CHARLOTTE, N.C. - Two North Carolina-based missionary groups ordered the evacuation of their nonessential personnel from Liberia and asked for prayers Tuesday for an American doctor and another aid worker who contracted the deadly virus in the West African nation.
Dr. Kent Brantly, from Forth Worth, Texas, and Nancy Writebol, from Charlotte, are fighting for their lives in a hospital in Monrovia, Liberia's capital.
"SIM and Samaritan's Purse invite people to pray for the full restoration of our two workers and for the stemming of the spread of this virus across Liberia and other nations of West Africa," he said.
Brantly's wife, Amber, said in a statement Tuesday that her husband "remains very physically weak" but they "believe God will deliver" him from the deadly virus.
"As people with a deep faith in Jesus, we sincerely thank the thousands of people worldwide who have lifted up Kent and this dreadful situation in prayer. We continue to lean on that faith and take great consolation in our God in these times," the statement said.
"We ask for your continued prayers for Kent, his colleague, Nancy Writebol, and the health care workers in Liberia struggling to meet the overwhelming demands of those who are sick with the Ebola virus as well as patients who have come to that hospital with other needs," it said.
Amber Brantly and the couple's 3- and 5-year-old children left Liberia for a scheduled visit to the United States on July 20.
Days later, Kent Brantly quarantined himself in the isolation ward of a hospital where he had been treating Ebola patients after testing positive for the disease
Amber Brantly and the children are in Texas under a 21-day fever watch but are not believed to have contracted the illness.
Johnson told CBS affiliate WBTV in Charlotte that he had spoken to Writebol's husband, David, who said his wife is in stable condition but fighting for her life. Nancy Writebol had been working as a hygienist who decontaminated those entering and leaving the Ebola care area at the hospital where Brantly also worked.
Johnson said the Writebols' Charlotte church will hold a prayer service Wednesday night for both Nancy Writebol and Kent Brantly.
Johnson said both his group and Samaritan's Purse had decided to evacuate their nonessential workers following an upsurge in the number of Ebola cases in Liberia. He said the logistics of the evacuation were being determined.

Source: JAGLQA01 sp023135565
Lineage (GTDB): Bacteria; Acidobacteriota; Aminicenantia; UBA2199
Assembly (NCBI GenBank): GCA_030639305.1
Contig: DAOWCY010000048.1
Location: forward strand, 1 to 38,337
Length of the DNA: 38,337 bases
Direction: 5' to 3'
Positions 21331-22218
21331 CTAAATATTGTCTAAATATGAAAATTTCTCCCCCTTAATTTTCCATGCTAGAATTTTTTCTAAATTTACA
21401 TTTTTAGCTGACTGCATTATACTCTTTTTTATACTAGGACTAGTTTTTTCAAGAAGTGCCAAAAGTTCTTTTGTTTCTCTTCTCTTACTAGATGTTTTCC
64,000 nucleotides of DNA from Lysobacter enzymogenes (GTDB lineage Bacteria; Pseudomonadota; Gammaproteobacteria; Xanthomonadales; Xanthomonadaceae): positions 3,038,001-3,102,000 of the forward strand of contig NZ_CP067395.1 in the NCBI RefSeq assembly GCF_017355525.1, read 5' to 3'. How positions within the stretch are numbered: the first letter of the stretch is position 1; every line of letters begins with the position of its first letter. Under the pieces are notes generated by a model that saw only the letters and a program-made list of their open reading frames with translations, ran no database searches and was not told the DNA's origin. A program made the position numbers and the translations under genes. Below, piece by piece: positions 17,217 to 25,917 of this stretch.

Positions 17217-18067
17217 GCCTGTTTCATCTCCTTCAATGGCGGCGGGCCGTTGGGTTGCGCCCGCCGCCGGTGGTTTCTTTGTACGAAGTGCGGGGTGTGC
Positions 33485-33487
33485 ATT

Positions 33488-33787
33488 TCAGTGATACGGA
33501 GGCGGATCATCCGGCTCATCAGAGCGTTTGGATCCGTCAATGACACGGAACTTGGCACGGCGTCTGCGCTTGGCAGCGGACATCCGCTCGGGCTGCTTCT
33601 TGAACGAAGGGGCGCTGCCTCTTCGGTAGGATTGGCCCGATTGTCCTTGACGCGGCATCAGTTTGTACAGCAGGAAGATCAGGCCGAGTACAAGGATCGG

A statement from SIM said no symptoms of Ebola are present in any of the evacuees, who are being monitored continually. It was not known how many workers will be affected by the order.
There is no known cure for Ebola, which begins with symptoms including fever and sore throat and escalates to vomiting, diarrhea and internal bleeding. The disease spreads through direct contact with blood and other bodily fluids.
Ebola has a fatality rate of at least 60 percent and as high as 90 percent, although a patient's chances of survival increase when the disease is spotted and treated early, which was the case with both Brantly and Writebol.
The World Health Organization said the current outbreak is the largest ever recorded, killing more than 670 people in Liberia, Guinea and Sierra Leone since it began earlier this year.
On Friday, Patrick Sawyer, an American citizen who worked for Liberia's Finance Ministry, died of Ebola in Lagos, Nigeria.
Sawyer, 40, had flown from Liberia to Ghana, then on to Togo and eventually to Nigeria. He reportedly began feeling ill on the last leg of his flight, and was immediately taken into quarantine when he landed in Lagos, where he remained until his death.
Amid fears that travelers flying out of West Africa could spread the disease, a major airline in the region, ASKY, said Tuesday it was temporarily halting flights to Monrovia, Liberia, and Freetown, Sierra Leone. Flights will continue to the capital of the third major country where people have died - Guinea - though the airline said passengers departing from there will be "screened for signs of the virus."